Friday, August 8, 2014

Hemlock Street Part 3 - More Houses | 2 Comments - Click Here :

Suzanne and her friend Janine enjoy a cool beverage on Suzanne's porch while they wait for their husbands to come home from the mines. These are HO figures on the porch of an HO house; the figures at the bottom of the image are S scale. What do you think?

    Keith Hayes - The Leadville image featured rows of shotgun houses, so called because you could stand at the front door with a shotgun and shoot it though the back door through each of the successive rooms. Leadville homes often were distinguished by a bay window. Though I found a number of kits that filled the bill, I still needed to make some homes to fill the gap. Shotgun houses tend to be much longer in life than the models available
    A Grandt kit filled the bill for one of the houses—No Problem Joe’s.  This house worked in the center of the scene. I still needed a house behind the grocery. Grandt also offers “grab bags,” packages of random architectural details which are great for projects like these: it is like a starter kit for your scrap box. I had a couple grab bags on hand, and got some styrene sheet out. I laid out the gable ends, found a nice front door and studied the windows to figure out which ones could be combined to make a bay window. The selected windows were glued together with styrene shapes at the corners, which doubled as bracing and trim: voila! a bay window.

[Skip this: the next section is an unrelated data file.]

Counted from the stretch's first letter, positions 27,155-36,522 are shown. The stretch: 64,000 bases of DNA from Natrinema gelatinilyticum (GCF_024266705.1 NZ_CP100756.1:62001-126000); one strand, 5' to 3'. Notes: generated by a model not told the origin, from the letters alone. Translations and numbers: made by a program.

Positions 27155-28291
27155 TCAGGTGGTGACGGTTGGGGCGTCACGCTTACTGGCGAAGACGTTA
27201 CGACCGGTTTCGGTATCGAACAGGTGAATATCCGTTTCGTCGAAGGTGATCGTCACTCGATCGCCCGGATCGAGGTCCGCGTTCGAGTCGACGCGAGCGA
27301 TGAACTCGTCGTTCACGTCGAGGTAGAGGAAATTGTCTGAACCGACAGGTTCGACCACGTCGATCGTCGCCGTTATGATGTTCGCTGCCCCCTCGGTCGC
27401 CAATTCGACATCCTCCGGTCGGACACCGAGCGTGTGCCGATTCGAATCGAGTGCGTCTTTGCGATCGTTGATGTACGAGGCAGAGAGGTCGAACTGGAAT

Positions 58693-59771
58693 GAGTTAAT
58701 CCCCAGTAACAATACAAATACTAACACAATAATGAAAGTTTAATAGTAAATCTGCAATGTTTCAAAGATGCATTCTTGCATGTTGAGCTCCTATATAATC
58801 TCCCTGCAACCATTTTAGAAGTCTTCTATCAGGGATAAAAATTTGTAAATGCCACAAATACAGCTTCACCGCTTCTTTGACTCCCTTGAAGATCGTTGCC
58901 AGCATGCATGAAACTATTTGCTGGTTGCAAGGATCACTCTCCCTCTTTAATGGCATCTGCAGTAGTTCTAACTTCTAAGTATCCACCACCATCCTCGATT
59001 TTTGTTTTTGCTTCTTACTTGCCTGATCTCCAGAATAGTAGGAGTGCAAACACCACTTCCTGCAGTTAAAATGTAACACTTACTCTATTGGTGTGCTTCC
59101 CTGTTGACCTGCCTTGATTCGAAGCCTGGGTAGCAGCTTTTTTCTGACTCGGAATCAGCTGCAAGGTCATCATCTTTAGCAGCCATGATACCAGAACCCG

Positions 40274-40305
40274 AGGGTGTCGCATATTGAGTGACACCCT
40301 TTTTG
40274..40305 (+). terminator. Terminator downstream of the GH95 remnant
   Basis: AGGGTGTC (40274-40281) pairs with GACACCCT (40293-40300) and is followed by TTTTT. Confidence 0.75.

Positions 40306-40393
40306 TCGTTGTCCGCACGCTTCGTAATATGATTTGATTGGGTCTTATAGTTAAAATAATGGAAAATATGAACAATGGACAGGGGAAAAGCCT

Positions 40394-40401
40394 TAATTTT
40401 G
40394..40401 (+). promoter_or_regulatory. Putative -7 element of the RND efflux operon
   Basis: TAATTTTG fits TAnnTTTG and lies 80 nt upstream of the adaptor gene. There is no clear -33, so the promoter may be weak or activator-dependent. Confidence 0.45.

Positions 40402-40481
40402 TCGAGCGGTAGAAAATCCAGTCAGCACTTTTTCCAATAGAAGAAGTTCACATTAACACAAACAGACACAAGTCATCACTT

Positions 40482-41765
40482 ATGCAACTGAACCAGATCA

For another house, I went back to the N scale Grandt kits and glued two wall sides together to create a longer shotgun. The Reese Street kits also have some shed additions, and I used these to add to some of the other kits I built to add some variety to the rear of the houses that would face the room. I glued a couple together to create an outbuilding. The Reese Street kits also include some outhouses, and these were painted to match their houses.
    The houses feature a variety of roof covering. I used the cast wood shingles for a couple. Others had a rolled roof. I also got some Wild West shingles in several scales and colors and applied them following the directions. Oh, I did use a Sharpie to paint the roof edges and ridge black prior to applying the shingles.
    When I laid out the street in foam I also made the home lots. As I was contouring the foam, I placed the houses and carved the foundations. To provide some variety, some of the foundations are smooth to simulate concrete; for other buildings I carved in lines and painted the foam to look like stone.

Working like a developer, I cut the lot for each home out as an individual. Leadville lots were 15' x 105'. I shimmed the top to the right level, and cut the foam to match the outline of the house. Depending upon how much of the foundation would be visible, I also textured the foundation to simulate either stone or concrete. The 'wedge' shape of the street is clear here too.

All the foam lots have been glued together, painted and a layer of sand applied. Where the joints did not line up, I applied Matte Medium to smooth out the unruly joints and make final adjustments. This was followed by more tan latex paint and a gentle sprinkling of sand.

The houses are lined up behind Carleno's Grocery. The first two on the left are scratch built; the next two are Grandt models in HO and N respectively and the model to the right is an N or Z scale laser cut wood model of a shotgun house. You can see even from this angle the visual deception works.

I decided that the N scale Grandt kit was too short in plan, and glued two kits together to make a longer house. I added a Wild West Models corrugated roof. Suzanne's house (second from left) is getting a Wild West shingle roof. I used a wide tip Sharpie to blacken the roof edge before applying the shingles.

Keith Hayes
Modeling Leadville in Sn3
2 Comments - Click Here :
  1. Great Stuff, Keith. I'm looking forward to a fun visit in 2017 (NNGC). I have faith in your progress!


  2. Beautiful work!